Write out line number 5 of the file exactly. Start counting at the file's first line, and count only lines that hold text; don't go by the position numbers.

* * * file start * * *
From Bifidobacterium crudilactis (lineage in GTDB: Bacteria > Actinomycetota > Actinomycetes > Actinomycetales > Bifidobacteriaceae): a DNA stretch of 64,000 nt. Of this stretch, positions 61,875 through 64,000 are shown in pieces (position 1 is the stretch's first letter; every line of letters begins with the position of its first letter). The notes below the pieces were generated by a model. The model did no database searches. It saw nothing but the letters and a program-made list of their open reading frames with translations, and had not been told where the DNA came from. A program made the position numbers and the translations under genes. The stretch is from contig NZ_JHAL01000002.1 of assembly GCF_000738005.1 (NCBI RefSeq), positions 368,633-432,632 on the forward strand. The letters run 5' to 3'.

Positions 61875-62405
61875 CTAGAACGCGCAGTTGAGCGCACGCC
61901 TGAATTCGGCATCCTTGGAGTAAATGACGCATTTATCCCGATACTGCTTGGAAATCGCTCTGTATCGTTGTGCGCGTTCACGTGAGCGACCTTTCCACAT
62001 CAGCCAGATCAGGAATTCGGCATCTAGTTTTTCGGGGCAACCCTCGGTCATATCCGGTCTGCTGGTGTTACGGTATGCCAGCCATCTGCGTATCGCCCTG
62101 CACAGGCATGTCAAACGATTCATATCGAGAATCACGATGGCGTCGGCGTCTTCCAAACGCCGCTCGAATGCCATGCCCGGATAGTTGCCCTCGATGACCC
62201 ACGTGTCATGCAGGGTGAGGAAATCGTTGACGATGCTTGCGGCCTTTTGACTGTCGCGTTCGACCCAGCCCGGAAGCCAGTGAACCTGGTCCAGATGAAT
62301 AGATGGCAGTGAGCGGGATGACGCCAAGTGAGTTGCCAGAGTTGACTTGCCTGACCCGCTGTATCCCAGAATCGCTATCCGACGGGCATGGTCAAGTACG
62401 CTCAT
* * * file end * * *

62001 CAGCCAGATCAGGAATTCGGCATCTAGTTTTTCGGGGCAACCCTCGGTCATATCCGGTCTGCTGGTGTTACGGTATGCCAGCCATCTGCGTATCGCCCTG